|World's Columbia Exposition 1893, Chicago (Wikimedia Commons)|
Larson's The Devil in the White City tells the double story of Chicago's struggle to create a rival to the Paris Exhibition in the midst of a nationwide financial collapse and of aserial murderer who preyed on the women drawn to the city during the fair. Among the architects and city planners who worked on the fair was Frederick Law Olmstead, the landscape architect who designed New York's Central Park. The Chicago exhibition was famous for its large-scale projects: an oversized neoclassical city, the first ferris wheel, and the reconstruction of Algerian, Polynesian and German "villages" in the city's people-pleasing midway. Olmstead, however, insisted that the vegetation and pathways that surrounded and connected these works of wonder would set the emotional tone for the entire space.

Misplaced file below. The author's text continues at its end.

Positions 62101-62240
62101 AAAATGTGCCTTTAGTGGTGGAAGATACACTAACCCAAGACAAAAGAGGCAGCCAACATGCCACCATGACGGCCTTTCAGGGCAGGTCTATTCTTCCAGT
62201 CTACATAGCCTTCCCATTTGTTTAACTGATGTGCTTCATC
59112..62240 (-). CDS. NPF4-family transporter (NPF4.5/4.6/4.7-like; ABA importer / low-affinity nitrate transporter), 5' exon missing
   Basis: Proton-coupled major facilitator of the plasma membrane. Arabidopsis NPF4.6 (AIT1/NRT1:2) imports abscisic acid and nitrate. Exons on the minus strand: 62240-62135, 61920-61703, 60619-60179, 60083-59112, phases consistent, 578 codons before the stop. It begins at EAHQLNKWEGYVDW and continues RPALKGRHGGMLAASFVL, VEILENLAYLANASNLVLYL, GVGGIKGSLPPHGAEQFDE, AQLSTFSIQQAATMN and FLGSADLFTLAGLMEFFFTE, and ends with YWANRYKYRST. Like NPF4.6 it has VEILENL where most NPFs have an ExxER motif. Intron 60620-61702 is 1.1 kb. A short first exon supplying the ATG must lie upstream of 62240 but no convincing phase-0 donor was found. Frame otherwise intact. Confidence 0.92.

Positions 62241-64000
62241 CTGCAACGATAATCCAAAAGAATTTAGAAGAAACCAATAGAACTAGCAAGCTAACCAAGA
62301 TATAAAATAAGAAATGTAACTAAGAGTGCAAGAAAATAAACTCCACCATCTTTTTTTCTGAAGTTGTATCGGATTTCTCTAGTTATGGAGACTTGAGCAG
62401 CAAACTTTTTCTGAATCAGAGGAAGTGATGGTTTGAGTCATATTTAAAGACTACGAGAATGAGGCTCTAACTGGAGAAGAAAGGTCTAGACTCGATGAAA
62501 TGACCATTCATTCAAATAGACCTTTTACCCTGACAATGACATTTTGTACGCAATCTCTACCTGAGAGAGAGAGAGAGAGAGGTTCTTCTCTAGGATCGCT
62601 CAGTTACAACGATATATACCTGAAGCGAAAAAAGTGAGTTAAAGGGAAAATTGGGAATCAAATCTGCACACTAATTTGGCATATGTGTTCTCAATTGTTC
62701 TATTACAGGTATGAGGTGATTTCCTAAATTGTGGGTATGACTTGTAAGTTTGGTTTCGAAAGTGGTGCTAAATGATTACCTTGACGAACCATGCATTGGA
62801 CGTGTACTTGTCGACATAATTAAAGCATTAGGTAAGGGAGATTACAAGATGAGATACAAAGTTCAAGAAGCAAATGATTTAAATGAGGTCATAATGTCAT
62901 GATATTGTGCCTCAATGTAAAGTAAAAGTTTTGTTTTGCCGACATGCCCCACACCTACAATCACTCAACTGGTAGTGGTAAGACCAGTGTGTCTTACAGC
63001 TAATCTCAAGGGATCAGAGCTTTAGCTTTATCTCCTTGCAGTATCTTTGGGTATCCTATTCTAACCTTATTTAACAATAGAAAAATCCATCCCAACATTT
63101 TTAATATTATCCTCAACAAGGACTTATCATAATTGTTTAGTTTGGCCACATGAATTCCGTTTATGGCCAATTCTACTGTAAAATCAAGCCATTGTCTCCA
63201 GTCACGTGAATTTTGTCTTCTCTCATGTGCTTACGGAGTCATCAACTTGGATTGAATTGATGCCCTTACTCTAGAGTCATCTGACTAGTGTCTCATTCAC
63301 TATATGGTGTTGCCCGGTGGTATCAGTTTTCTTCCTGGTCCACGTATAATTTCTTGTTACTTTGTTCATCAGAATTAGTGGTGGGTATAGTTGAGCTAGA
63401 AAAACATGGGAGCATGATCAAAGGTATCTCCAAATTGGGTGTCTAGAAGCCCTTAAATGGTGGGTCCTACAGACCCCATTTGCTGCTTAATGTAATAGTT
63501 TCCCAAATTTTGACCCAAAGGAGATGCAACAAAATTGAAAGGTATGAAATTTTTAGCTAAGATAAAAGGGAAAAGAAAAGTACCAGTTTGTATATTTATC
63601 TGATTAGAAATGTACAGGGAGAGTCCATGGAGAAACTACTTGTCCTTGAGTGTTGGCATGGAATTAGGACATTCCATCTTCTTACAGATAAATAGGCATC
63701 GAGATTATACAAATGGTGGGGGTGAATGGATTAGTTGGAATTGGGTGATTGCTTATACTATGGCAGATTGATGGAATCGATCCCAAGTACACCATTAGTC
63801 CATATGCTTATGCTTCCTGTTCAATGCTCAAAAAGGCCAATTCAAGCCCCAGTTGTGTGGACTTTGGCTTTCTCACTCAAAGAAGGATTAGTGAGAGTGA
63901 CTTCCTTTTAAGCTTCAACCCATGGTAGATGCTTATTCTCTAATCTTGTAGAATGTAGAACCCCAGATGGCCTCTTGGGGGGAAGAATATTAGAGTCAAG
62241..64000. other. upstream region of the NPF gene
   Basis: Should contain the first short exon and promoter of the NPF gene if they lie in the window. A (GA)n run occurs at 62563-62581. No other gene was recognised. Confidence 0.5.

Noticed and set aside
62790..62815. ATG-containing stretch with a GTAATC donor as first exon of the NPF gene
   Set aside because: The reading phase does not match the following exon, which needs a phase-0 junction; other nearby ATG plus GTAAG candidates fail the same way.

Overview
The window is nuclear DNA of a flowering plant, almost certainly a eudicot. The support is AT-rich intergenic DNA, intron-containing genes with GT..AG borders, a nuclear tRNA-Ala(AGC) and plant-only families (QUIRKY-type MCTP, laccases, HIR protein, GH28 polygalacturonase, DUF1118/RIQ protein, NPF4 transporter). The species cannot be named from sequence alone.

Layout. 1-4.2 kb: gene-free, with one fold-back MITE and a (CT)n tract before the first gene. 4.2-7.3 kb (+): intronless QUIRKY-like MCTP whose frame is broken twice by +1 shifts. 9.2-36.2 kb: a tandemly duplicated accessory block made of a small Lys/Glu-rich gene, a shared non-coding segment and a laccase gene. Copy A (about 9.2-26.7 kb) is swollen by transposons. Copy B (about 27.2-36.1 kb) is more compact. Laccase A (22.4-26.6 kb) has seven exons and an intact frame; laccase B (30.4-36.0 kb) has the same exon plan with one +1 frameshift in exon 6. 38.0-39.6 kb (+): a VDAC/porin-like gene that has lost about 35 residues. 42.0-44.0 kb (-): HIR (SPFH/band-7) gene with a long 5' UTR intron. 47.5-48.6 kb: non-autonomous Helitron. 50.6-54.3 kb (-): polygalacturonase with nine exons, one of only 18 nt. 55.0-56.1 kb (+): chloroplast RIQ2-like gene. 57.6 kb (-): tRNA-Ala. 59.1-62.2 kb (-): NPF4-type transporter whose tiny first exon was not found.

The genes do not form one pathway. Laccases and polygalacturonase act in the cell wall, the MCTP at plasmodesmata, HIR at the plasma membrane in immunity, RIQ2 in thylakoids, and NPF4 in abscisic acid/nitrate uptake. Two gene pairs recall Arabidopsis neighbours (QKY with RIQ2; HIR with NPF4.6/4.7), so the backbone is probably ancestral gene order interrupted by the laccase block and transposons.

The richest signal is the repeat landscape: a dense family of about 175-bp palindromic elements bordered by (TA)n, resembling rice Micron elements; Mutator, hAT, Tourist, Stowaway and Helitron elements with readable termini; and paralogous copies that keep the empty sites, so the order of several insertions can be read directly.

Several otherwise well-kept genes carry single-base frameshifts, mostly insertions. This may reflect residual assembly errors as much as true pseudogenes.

|The Modern Slavery Garden, 2016 Chelsea Flower Show|
Landscape architecture and garden design require the proper selection of plants to suit a theme or mood, not to mention the practical skills required to place living things in and around inorganic materials. My humble backyard garden is nothing on the scale or the intellectual purposefulness of Olmstead and Sargeant works, but like the heroes in Voltaire's Candide, I do my own little work in my garden.